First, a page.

According to a Bureau of Labor Statistics (BLS) annual union membership report released Jan. 26, 2017, the 2016 union membership rate (i.e., the percent of wage and salary workers who were members of unions) increased slightly from 13.2 percent to 13.9 percent of the U.S. private construction workforce.
Construction unions added 99,000 members in a year-over-year comparison, and the construction industry workforce grew by 379,000 as the construction industry and overall economy improved.
Today, just 1.039 million out of 7.488 million U.S. construction industry workers belonged to a union in 2016, BLS reports.
During the nadir of the construction industry’s recession in 2010, just 801,000 construction industry workers (13.1 percent) belonged to a union, the lowest number of union members in recent history.
Updated state-specific union membership information for various industries, including the construction industry, is available at www.unionstats.com (see table II). (This excel file contains data from 2015 and this excel file contains data from 2014).
Union Membership Increases Slightly in Improving Construction Economy
The BLS report indicates the construction industry gained 379,000 jobs in a year-over-year comparison (7,109,000 in 2015 vs. 7,488,000 in 2016). The most recent BLS data pegs the construction industry unemployment rate at 7.4 percent, which is relatively unchanged from the 7.5 percent unemployment rate in a year-over-year comparison (and certainly better than the decade-high unemployment rate of 27.1 percent in February 2010).
Construction unemployment rates improved in 38 states in a year over year comparison, according to a January report issued by the Associated Builders and Contractors, which releases monthly state-by-state construction economics data here.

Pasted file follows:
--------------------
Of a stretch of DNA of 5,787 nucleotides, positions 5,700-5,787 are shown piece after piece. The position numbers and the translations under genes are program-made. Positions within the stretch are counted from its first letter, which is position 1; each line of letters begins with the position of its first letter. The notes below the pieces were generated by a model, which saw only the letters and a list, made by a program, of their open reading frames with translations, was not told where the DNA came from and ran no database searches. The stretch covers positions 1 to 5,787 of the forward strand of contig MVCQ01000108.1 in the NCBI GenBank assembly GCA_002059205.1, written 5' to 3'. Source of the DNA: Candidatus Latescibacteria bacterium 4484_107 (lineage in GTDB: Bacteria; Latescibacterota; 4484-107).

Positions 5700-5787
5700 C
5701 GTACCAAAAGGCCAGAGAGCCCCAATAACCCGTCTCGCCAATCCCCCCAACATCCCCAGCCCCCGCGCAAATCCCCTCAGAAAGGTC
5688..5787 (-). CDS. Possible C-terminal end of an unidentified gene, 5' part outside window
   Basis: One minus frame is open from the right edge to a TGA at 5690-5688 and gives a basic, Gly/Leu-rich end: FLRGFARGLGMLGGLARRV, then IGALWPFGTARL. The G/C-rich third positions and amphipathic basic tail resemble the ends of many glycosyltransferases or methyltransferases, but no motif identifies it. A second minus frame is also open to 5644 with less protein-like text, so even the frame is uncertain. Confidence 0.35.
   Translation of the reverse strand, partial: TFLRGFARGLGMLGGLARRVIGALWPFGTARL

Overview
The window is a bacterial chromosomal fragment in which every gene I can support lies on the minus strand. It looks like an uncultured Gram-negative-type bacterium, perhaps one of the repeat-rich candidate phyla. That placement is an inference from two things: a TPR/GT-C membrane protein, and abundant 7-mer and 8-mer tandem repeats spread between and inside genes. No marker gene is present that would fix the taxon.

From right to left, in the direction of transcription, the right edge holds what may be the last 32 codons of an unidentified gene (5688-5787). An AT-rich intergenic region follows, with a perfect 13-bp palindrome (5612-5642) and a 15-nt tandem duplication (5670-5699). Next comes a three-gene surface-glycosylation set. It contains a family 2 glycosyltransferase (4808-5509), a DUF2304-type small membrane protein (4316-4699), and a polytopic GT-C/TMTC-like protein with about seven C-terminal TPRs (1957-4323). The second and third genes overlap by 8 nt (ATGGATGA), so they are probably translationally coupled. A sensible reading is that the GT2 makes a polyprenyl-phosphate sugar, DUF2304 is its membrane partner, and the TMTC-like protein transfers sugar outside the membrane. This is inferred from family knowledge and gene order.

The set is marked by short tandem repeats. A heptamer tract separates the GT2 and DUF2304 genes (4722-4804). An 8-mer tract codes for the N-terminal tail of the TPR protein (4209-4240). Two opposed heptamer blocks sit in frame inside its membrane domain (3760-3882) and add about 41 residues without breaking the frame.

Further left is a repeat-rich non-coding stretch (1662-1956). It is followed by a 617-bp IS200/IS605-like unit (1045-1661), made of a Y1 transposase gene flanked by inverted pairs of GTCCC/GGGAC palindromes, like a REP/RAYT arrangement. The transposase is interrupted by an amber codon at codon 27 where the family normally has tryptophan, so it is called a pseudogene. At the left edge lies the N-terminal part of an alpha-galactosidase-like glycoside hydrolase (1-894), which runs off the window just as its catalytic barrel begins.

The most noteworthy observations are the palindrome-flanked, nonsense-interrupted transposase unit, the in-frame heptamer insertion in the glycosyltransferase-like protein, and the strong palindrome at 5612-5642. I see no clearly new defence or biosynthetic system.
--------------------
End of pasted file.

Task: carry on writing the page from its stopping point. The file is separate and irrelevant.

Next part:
The Impact of Union Membership Data on Federal PLA Policies
The construction industry’s rate of unionization impacts the public policy debate surrounding government-mandated project labor agreements (PLAs) and President Obama’s pro-PLA Executive Order 13502. During the Obama era, some members of Congress and Obama administration officials beholden to Big Labor’s costly special interest agenda attempted to use PLA mandates and preferences on federal and federally assisted contracts to prop up construction union membership numbers by steering federal construction contracts to unionized firms and create jobs for union members.
On April 13, 2010, the Federal Acquisition Regulatory (FAR) Council issued a final rule, effective May 13, 2010, implementing President Obama’s Feb. 6, 2009, pro-PLA Executive Order 13502 into federal procurement regulations. It encourages federal agencies, on a project-by-project basis, to mandate PLAs on federal construction projects exceeding $25 million in total value.
The order also permits (but does not require) private, local and state recipients of federal assistance to mandate PLAs—a practice prohibited from 2001 to 2009 by President George W. Bush’s Executive Orders 13202 and 13208.
The negative impact of President Obama’s union-friendly policy on the merit shop contracting community has been muted by effective legal, legislative and public relations campaigns executed by ABC and a coalition of industry groups opposed to government-mandated PLAs.